The purpose of my visit, however, was not strictly archaeological. Scott and I went there to assess the condition of the Hanson-Fergusson cemetery with an eye toward helping the current owner, Mr. Ed Edelen, restore it. We also share Mr. Edelen's interest in learning the fate of the mortal remains of John Hanson, the first President of the United States of America under the Articles of Confederation (1781-1782), before the adoption of our present constitution.
Fergusson monuments at Mulberry Grove.
John Hanson was born at Mulberry Grove in either 1715 or 1721 (we are not sure). Although he resided in Frederick County at the time of his death, he met his end at his nephew's home at Oxon Hill, Prince George's County, in 1783. He is reputed to have been buried at Oxon Hill, but there is no monument marking his grave there, in Frederick, or at Mulberry Grove. His wife Jane (nee Contee), however, was buried at Mulberry Grove upon her death in 1812, as are two of their infant children. Each of those three graves is marked by a ledger stone (a large, flat piece of marble placed horizontally on a brick foundation), and there is a space between Jane's monument and those of her two children. Furthermore, there is a depression in that space. Had someone dug a hole looking for a grave? or is the depression a grave, possibly that of John Hanson?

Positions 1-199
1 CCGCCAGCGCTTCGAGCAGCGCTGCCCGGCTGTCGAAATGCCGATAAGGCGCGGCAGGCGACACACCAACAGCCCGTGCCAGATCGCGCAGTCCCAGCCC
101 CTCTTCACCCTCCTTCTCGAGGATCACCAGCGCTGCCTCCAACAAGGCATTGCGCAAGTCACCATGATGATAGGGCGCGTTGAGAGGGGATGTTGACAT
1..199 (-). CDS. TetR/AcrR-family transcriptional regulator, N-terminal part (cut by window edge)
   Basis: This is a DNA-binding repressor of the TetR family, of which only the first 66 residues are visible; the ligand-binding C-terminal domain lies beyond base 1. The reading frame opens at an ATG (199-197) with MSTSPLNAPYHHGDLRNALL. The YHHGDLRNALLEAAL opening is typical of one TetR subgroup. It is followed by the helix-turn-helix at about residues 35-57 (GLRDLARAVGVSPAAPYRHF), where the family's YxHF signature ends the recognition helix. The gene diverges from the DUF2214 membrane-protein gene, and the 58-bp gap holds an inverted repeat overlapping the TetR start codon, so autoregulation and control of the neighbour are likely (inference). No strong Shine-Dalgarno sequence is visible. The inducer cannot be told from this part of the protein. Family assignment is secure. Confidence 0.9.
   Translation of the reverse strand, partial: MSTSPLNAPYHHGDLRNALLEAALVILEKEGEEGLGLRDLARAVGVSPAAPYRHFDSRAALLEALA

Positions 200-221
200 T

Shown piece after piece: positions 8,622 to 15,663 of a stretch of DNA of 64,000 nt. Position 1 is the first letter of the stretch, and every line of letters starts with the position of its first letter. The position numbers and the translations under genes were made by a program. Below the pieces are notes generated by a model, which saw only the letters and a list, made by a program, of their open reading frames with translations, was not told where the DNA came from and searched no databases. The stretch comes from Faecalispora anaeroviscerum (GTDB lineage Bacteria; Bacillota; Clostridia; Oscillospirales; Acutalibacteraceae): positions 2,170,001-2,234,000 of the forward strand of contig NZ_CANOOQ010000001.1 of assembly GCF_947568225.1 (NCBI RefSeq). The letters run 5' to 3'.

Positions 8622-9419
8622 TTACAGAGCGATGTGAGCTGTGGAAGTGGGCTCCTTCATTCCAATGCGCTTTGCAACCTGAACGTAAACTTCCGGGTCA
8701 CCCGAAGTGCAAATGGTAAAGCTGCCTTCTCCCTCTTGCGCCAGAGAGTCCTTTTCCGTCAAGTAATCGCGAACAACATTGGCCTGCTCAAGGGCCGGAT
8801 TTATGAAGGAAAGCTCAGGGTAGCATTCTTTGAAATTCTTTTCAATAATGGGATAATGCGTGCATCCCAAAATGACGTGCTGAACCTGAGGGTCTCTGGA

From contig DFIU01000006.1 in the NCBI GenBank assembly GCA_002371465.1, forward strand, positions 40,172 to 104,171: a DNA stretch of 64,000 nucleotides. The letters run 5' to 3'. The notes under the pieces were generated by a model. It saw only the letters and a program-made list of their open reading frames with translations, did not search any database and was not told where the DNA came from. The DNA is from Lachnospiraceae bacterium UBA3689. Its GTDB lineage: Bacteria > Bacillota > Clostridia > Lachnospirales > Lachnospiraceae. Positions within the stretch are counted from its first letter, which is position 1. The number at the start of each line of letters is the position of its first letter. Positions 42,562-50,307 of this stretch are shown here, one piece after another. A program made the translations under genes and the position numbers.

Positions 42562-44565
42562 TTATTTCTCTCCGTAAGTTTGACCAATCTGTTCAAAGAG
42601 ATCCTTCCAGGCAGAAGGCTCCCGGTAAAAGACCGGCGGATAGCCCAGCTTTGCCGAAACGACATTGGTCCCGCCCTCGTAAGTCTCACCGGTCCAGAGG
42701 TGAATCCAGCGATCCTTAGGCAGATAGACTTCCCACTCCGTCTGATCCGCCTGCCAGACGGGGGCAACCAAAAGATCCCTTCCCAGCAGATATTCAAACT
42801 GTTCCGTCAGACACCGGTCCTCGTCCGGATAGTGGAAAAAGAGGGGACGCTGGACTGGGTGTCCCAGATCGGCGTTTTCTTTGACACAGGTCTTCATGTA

Scott and I are considering ways in which we can determine whether this is a grave without actually disturbing the grave. We also are considering measures to repair and plumb the rest of the monuments that mark the graves of Mulberry Grove's occupants. (Scott is certified in the repair of marble monuments and the two of us have worked on the documentation and restoration of several cemeteries in Maryland and Delaware.) While the search for John Hanson has its own particular interests and challenges, the search for cemeteries in the area will not end there. We know there is at least one cemetery at Port Tobacco buried beneath the silt, and I suspect there are others, and there are likely others at neighboring plantations. We are hoping to receive a grant that will allow us to purchase some of the advanced technologies that will improve our ability to locate and define cemeteries without necessarily excavating them. Keep fingers crossed.